For those struggling with chronic pain, it can sometimes seem like you’re running out of options—you’ve tried everything, but your nerves are still on fire.
It turns out you may have more within your power than you think.
Use Food as a Source of Medicine
Foods rich in antioxidants, certain flavonoids, and other bioactive nutrients are proven to fight disease, prevent cell damage, and even relieve pain. Chamomile tea, for instance, contains high levels of antioxidants and relieves both the anxiety and pain associated with neuralgia, sciatica, rheumatoid arthritis, and other chronic conditions. Gallic acid, found in walnuts, apples and flax seed, assists in the metabolization of medications, which can help prescription treatments be more effective.
Spend Time Outdoors
Forest-bathing (which can be done in any green space; parks are fine) is becoming more accepted as having tangible effects on the human brain and body. Looking at trees and being exposed to sunlight increases feel-good chemicals like serotonin while lowering the stress hormones cortisol and adrenaline, as well as lowering blood pressure and accelerating physical therapy.
Optimize Your Treatment Regimen
Strategically timing and, in some cases, compounding a patient’s medications may be necessary for those suffering from prolonged or intense flare-ups. With the guidance of your doctor or a compounding pharmacist, patients can combine their regular pain management regimen with timed supplementary medications. Transdermal patches and creams have little potential for abuse and are effective for fibromyalgia, CRPS/RSD and neuropathic cancer pain, among others.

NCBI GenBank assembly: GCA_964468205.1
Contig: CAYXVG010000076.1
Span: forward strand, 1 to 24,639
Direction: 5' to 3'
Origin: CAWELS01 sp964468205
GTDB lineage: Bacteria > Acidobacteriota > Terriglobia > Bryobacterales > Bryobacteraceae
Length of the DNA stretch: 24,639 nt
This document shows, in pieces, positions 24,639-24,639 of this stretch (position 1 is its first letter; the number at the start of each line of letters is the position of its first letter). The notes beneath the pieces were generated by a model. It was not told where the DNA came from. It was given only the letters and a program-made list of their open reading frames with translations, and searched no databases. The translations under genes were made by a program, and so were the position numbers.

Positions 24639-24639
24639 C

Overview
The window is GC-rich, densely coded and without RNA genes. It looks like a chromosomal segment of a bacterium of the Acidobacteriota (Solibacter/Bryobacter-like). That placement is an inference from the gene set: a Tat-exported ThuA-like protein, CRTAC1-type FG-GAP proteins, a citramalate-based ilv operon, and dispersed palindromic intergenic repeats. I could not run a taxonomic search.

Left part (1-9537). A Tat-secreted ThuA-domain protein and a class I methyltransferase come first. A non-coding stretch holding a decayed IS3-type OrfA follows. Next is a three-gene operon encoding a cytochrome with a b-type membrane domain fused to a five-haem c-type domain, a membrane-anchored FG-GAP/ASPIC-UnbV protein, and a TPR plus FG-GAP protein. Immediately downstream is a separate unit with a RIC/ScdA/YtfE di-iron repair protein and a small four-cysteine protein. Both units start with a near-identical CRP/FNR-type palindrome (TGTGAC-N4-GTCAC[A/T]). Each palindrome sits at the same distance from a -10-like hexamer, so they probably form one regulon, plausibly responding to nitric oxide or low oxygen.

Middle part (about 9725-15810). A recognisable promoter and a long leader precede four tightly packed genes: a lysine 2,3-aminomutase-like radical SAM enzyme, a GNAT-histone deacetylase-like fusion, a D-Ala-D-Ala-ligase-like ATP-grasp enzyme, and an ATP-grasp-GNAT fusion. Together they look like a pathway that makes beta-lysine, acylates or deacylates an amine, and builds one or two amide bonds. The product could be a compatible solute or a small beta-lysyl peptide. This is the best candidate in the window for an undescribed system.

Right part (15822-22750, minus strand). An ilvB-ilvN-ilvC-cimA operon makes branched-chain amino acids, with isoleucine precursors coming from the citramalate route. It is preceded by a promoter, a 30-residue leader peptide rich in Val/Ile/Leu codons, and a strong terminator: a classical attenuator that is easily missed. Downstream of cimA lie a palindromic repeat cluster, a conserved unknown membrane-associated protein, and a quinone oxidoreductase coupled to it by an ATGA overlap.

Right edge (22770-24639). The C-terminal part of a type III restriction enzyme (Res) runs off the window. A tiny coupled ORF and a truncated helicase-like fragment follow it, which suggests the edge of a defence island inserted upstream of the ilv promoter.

Practice Mindfulness & Meditation
Another way to deal with chronic pain is through mindfulness, which focus on some elements similar to those of behavioral therapy, such as replacing or redirecting negative thought constructs with affirmations of gratitude, strength, and resilience. Exercises like yoga and Tai Chi that combine mindful movement with meditation increase the effectiveness of coping strategies by releasing dopamine and activating your brain’s neuroplasticity.
Although they are easily accessed and perfectly legal stress-relievers for many people, tobacco and alcohol are shown to carry extra risks for people living with chronic pain. Cigarettes restrict oxygen flow to bone and tissue, and slow recovery time from illness or injury. Alcohol carries a higher risk of addiction when combined with the opiate-derived pain medications necessary to control chronic joint and nerve pain. Additionally, the acetaminophen used to augment those medications can accelerate liver damage from excessive alcohol use.
Though living with chronic pain can seem like a life sentence, it doesn’t have to be. There are many areas of your life where you can make small changes with big benefits. This multifaceted approach to treatment combines the best of holistic and modern medicine so you can have more pain-free days.